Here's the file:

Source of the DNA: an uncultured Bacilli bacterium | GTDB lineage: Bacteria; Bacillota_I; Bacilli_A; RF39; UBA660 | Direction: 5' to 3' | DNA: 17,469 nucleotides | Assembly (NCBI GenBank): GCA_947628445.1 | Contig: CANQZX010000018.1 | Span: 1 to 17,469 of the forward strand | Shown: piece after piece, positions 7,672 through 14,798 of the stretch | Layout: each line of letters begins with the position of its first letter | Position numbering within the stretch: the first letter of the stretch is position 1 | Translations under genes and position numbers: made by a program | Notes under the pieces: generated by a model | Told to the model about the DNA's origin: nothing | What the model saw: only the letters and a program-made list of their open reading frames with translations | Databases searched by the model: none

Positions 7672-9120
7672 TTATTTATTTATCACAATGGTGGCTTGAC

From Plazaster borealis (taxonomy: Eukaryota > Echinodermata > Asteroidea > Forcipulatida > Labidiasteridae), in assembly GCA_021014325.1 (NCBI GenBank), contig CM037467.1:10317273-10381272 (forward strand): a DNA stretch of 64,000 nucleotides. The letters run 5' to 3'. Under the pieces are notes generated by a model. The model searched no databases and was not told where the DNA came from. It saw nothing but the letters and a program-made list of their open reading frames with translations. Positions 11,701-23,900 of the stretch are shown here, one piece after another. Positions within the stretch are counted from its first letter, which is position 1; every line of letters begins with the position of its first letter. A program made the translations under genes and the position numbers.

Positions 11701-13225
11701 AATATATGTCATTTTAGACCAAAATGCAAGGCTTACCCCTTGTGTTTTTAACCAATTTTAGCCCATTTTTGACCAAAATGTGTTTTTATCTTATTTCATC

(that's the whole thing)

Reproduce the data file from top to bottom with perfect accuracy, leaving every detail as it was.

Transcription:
Source of the DNA: an uncultured Bacilli bacterium | GTDB lineage: Bacteria; Bacillota_I; Bacilli_A; RF39; UBA660 | Direction: 5' to 3' | DNA: 17,469 nucleotides | Assembly (NCBI GenBank): GCA_947628445.1 | Contig: CANQZX010000018.1 | Span: 1 to 17,469 of the forward strand | Shown: piece after piece, positions 7,672 through 14,798 of the stretch | Layout: each line of letters begins with the position of its first letter | Position numbering within the stretch: the first letter of the stretch is position 1 | Translations under genes and position numbers: made by a program | Notes under the pieces: generated by a model | Told to the model about the DNA's origin: nothing | What the model saw: only the letters and a program-made list of their open reading frames with translations | Databases searched by the model: none

Positions 7672-9120
7672 TTATTTATTTATCACAATGGTGGCTTGAC

From Plazaster borealis (taxonomy: Eukaryota > Echinodermata > Asteroidea > Forcipulatida > Labidiasteridae), in assembly GCA_021014325.1 (NCBI GenBank), contig CM037467.1:10317273-10381272 (forward strand): a DNA stretch of 64,000 nucleotides. The letters run 5' to 3'. Under the pieces are notes generated by a model. The model searched no databases and was not told where the DNA came from. It saw nothing but the letters and a program-made list of their open reading frames with translations. Positions 11,701-23,900 of the stretch are shown here, one piece after another. Positions within the stretch are counted from its first letter, which is position 1; every line of letters begins with the position of its first letter. A program made the translations under genes and the position numbers.

Positions 11701-13225
11701 AATATATGTCATTTTAGACCAAAATGCAAGGCTTACCCCTTGTGTTTTTAACCAATTTTAGCCCATTTTTGACCAAAATGTGTTTTTATCTTATTTCATC